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Statement by Mrs. Brigita Schmögnerová

Executive Secretary of UNECE

 

in the Plenary Meeting of the

World Summit of the Information Society

Geneva, 10 December, 2003

 

 

Excellencies, Distinguished Delegates, Ladies and Gentlemen,

 

The development of the Information Society is profoundly affecting economic and social life and dramatically changing ways of doing business. It is also one of the main driving forces behind the globalization process.  ICT development is a key component of the growth of the Information Society, yet significant gaps subsist between countries’ levels of progress in this area.

 

Our region is challenged more than most by this digital divide.  The structure of the region gives a complex picture of the state of ICT development: the UNECE region includes many of the most digitally advanced countries as well as countries in Central Asia with some of the lowest levels of ICT development in the world.  Despite the fact that most countries in the region have access to ICT there is evidence that the digital divide is widening. On the other hand, our experience shows that these gaps can be reversed.

 

The challenge of bridging the digital divide has an important regional dimension. In Europe interrelations are rapidly expanding between the more ICT-advanced countries of Western Europe, and countries with economies in varying stages of transition.  UNECE works to help less-advantaged member States rise to Western European levels of income and wealth by encouraging regulatory convergence and approximation of norms and standards in the region.

 

UNECE is currently supporting the development of a global Information Society in many ways.  We and the Government of Romania played a leading role in the Pan-European Regional Conference in Bucharest in November 2002, which adopted the Bucharest Declaration setting forth the fundamental principles and main strategic priorities for developing an inclusive knowledge-based economy and bridging the digital divide.

 

The principles and priorities of the Bucharest Declaration are already reflected in several of UNECE’s regional and sub-regional activities.  In 2002/2003, we launched a series of e-assessment reports to help member States, especially those with economies in transition, move towards a knowledge-based economy.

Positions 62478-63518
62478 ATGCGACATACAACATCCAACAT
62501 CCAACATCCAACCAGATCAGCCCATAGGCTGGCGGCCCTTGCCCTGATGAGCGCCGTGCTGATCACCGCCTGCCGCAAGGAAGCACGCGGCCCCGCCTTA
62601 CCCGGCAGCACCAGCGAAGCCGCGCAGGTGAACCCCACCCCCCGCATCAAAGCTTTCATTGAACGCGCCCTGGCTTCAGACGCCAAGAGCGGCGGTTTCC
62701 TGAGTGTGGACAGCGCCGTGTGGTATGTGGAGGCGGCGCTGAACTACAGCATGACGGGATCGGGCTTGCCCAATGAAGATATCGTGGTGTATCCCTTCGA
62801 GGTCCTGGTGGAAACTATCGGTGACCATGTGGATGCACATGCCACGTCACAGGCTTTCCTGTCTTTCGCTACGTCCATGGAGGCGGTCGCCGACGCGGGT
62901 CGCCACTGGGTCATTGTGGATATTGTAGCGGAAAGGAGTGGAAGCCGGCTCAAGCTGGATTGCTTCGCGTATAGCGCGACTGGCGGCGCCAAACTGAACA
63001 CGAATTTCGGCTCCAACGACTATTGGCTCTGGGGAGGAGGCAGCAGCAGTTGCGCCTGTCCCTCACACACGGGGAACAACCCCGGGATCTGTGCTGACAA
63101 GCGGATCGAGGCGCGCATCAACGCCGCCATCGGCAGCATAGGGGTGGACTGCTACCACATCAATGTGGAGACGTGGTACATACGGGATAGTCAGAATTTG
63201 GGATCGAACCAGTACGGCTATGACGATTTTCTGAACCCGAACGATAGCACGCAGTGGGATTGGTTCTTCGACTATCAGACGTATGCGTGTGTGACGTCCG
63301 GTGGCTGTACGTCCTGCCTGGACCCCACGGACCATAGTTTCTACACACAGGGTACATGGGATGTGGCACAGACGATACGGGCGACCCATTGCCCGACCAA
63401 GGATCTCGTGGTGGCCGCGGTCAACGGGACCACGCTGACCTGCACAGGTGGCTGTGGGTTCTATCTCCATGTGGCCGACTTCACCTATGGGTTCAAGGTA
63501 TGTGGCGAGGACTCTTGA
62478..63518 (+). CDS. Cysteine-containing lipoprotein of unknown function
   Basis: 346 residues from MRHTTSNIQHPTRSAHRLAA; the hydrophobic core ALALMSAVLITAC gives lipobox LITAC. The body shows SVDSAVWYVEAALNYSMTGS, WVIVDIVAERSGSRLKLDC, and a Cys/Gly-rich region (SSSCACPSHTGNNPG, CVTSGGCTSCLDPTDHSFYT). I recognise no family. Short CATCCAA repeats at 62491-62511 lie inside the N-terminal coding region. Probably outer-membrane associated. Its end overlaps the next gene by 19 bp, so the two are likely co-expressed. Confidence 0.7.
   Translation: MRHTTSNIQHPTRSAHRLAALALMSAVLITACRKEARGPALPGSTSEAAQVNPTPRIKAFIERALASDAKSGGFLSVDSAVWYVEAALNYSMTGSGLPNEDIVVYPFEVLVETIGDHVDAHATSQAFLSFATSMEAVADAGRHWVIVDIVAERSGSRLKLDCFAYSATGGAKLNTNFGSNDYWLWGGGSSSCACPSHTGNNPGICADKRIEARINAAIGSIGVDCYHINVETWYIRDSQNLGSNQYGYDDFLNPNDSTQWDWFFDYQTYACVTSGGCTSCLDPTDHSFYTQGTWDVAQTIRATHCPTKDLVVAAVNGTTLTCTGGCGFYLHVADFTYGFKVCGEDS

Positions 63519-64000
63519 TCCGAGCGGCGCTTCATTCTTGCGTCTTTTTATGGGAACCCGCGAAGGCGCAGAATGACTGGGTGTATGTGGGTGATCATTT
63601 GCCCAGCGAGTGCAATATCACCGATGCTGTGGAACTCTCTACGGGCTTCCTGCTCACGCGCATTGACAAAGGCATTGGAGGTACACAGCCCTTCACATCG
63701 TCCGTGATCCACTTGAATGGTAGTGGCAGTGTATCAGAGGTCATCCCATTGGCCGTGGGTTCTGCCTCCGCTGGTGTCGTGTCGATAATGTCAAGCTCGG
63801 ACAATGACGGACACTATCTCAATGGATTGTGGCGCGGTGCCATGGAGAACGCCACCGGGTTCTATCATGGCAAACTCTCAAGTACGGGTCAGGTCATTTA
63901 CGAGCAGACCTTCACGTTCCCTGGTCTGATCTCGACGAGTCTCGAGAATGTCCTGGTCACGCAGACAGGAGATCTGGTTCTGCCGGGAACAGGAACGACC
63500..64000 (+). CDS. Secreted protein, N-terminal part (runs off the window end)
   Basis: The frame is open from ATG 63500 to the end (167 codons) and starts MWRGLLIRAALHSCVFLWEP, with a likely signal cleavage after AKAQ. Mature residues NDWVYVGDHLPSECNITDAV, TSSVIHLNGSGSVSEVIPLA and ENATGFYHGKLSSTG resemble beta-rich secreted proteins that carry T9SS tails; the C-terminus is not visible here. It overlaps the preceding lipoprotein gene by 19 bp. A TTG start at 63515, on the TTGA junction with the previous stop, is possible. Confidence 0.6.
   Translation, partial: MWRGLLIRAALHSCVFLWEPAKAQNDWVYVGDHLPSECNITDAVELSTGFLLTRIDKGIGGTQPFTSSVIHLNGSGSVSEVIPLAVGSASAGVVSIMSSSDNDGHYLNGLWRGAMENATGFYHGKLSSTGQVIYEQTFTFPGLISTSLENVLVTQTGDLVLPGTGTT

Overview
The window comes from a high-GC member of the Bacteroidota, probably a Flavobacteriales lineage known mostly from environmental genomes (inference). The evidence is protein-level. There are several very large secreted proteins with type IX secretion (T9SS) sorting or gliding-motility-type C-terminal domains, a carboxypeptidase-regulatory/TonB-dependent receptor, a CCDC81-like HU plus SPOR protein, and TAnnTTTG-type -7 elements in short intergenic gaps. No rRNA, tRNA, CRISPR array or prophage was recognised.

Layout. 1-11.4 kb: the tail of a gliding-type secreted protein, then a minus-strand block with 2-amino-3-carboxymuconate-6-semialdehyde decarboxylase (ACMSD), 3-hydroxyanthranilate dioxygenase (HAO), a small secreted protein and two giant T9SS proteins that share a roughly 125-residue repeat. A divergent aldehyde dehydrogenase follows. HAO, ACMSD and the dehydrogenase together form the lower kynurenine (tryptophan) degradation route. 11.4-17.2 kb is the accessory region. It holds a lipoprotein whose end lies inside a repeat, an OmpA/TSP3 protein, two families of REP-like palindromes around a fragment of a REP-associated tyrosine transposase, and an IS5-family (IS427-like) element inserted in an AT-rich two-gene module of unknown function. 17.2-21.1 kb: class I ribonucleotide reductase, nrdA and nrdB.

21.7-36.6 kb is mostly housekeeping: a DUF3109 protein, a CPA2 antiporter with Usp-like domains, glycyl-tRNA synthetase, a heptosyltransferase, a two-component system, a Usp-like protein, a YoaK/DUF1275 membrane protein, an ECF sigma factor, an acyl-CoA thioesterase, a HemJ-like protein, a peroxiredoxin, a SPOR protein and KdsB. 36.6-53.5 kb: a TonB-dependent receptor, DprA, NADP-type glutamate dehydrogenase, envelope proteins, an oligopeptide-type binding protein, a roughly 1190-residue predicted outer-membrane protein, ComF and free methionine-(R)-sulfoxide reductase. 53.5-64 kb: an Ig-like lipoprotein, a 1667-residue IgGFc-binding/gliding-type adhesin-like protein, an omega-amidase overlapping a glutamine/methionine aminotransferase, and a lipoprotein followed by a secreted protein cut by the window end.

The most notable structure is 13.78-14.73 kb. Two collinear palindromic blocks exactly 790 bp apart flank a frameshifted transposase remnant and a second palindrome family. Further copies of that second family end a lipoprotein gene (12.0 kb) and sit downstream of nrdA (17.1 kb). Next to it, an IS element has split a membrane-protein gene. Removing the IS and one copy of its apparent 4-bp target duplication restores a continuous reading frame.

In the area of trade, we are working to facilitate electronic business, especially standards for electronic data interchange (UN/EDIFACT), web-based standards and the integrated use of paper and electronic trade documentation (UNeDocs project).  We are cooperating with other organizations to develop methodologies for monitoring the Information Society.  In the area of transport, UNECE is examining new technologies known as Intelligent Transport Systems (ITS) and introducing provisions on these new technologies into relevant UNECE Agreements and Conventions to make transport more efficient, safer and more environmentally friendly.  Finally, and perhaps of most significance to your deliberations, the UNECE Convention on Access to Information, Public Participation in Decision-making and Access to Justice in Environmental Matters (Aarhus Convention) actively promotes the principles and priorities of the Bucharest Declaration, including an Information Society beneficial to all.  Legislative proposals to implement this Convention were recently adopted by the European Commission.

 

As recognized in the draft Declaration of Principles, regional cooperation and action are, and will be, a fundamental factor in the use of ICT for development and in the implementation of decisions made at this Summit. We look forward to contributing to the next stage of the WSIS in Tunis (2005) by helping to organize a regional preparatory meeting which will provide regional inputs to the Declaration of Principles and develop the content of a Regional Action Plan.  Along with other Regional Commissions, we will also look at how to assist member countries in implementing this Summit’s conclusions.

 

Thank you for your attention.

 

 

 

 

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